The Barnes Brothers Call ‘East Nashville Tonight’ Their ‘Hypothetical Documentary’
East Nashville Tonight, co-directed by brothers Todd and Brad Barnes, is hilariously summed up in the film’s official synopsis:
In February of 2013, the Barnes Brothers attempted to shoot a documentary about the lives of Todd Snider, Elizabeth Cook and other touring songwriters residing in the burgeoning East Nashville neighborhood.
Instead, drugs and booze took over
They ended up with: East Nashville Tonight
The drunk docu-comedy follows the talented musicians as they get drunk, stoned, and make killer music together on the streets of East Nashville, blurring the lines between fiction and non-fiction. The film releases today on eastnashvilletonight.com as a part of a unique partnership with VHX and Bond360, delivering the boozy hangout movie to fans directly. The Barnes brothers can monitor the number of people buying the film, who they are, and where they come from, all in real time, making the connection from filmmaker to viewer more immediate than ever. With the tectonic plates of film distribution constantly shifting and evolving, this setup could very well be the way of the future for independent film.
Todd and Brad spoke with us on the phone (along with an unexpected guest appearance by one of the film’s stars) about the film being best experienced at home with friends, shaping the film in the editing room, their partnership with VHX and Bond360, and much more.
You can watch the film right now at eastnashvilletonight.com
Most films are made to be watched in a theater setting, but yours feels like it’s best viewed on a living room couch with a few of your buddies and some cold 40’s. Was that your aim from the beginning?
Todd: Maybe not when we first started making it, but I like it as a movie that you can pass around and show to people. I don’t even mind if people see it in bits. It can be funny in that way. I don’t know if it was intentional, but I’m happy about it. I just like the idea of people passing it around, watching little clips…any of that stuff.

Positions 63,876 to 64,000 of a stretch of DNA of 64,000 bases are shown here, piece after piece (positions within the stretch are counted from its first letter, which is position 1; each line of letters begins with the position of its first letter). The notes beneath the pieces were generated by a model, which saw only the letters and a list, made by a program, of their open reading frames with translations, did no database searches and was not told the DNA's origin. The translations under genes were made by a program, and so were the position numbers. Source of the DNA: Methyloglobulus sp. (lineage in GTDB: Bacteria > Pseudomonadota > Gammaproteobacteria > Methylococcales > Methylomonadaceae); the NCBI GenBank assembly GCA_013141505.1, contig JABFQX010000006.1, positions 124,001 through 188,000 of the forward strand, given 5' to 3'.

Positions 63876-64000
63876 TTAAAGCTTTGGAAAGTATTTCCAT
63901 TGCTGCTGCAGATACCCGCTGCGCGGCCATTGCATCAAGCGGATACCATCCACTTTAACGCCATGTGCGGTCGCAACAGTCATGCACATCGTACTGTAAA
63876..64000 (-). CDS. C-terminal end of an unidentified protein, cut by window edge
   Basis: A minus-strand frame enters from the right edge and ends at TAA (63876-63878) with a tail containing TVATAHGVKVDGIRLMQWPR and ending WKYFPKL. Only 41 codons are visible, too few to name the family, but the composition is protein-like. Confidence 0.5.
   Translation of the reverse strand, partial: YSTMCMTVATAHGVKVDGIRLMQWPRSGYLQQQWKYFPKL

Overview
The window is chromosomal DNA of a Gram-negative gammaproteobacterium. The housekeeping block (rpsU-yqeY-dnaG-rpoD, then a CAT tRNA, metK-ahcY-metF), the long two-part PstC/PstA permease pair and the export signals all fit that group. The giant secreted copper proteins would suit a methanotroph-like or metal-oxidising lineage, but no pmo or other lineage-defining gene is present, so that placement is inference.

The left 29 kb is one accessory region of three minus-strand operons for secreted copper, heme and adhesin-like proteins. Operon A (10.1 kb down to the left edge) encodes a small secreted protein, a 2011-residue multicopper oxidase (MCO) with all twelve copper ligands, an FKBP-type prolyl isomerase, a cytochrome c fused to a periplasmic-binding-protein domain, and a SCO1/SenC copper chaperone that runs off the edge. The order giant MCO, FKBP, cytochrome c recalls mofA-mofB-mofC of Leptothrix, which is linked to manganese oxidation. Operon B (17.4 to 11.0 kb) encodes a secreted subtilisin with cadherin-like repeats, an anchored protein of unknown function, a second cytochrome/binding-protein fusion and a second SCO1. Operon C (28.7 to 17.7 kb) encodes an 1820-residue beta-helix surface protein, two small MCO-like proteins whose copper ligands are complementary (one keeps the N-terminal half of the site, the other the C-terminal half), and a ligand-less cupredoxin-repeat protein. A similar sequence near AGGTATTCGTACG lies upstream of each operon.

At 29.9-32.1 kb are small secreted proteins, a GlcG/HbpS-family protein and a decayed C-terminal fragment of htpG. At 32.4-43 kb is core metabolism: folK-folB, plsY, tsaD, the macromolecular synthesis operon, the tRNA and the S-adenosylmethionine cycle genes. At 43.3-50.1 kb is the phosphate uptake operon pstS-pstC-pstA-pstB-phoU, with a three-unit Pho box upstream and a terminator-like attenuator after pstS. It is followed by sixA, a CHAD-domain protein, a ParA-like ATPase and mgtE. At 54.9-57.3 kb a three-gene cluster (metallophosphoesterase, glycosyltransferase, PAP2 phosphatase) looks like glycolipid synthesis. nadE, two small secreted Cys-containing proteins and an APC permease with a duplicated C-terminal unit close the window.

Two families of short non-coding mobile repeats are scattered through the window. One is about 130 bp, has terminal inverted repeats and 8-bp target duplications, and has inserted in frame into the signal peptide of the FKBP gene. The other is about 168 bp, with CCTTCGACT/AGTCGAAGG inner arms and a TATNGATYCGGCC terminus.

Brad: Maybe it wasn’t planned out to be a “living room hanging out” experience, but we definitely went down to Nashville and made sure that whatever we made can’t be shown on TV. We definitely knew we didn’t want to do something aimed at an acceptable market.
Todd: Hold on…Todd Snider wants to break it up a bit
??? [A mysterious voice on the telephone]: I just wanted some quotes in the piece. These guys bullshitted me again, and I think they went out of their way to make me look like a jerk…AGAIN! That’s my statement.
Was that Todd Snider?
Todd: Yeah, that was Todd. (laughs) We’re in his living room trying to record commentary for a DVD. He’s absolutely outraged that we’re talking to the press. (laughs)
Brad: These are very fragile, gentle relationships when you try to make a film like this! (laughs)
You guys got a wide variety of footage, from conventional doc stuff to staged stuff to musical numbers. How did you piece it all together in the editing room?
Todd: Honestly, it really told us what it wanted to be. I just sat down, started cutting it, and stuff fell into place. It just kind of chained together in an insane, sort of inspired way. People ask all the time, “How did you plan it out?” We had musicians show up, they started singing songs, and we didn’t know what they’d do. Either things got stuck in our heads and we added it to a scene, or it came together cosmically.
The film feels elusive as to what it actually is; it seems like a straight documentary at times, fictional at others. You’ve previously described it as a “hypothetical documentary.” What’s that?
Brad: When we were mixing this movie our sound mixer, Tom Paul, suggested that term and we latched onto it immediately. We felt like, sure, there are documentary elements there, completely unplanned, but some things we had to plan a little bit in terms of who was going to be there, what the theme was going to be. We were looking for a way to describe it, and I think that’s a good way to talk about a movie that has people performing, but they’re also performing as themselves, using their own names. It clearly has documentary elements, but there are elements in there that are certainly not things you’d expect to happen on any given Tuesday. I think “hypothetical documentary” explains that pretty well in two words.
Is the film a good representation of what it’s like in the East Nashville music scene, with guys playing tunes around a poker table with mason jars and cigarettes on it?
Todd: That’s the “hypothetical documentary” thing that I like a lot. I think it’s actually the most truthful format we’ve worked in. In documentaries, you’re going to interview people and they’re going to present to you who they want to be. In this film, with people playing themselves, you get to see what they’re actually like. I’ll tell you what; I don’t know if [what you see in the film] is actually how it is [in East Nashville], but we didn’t do any set design. That’s how it was.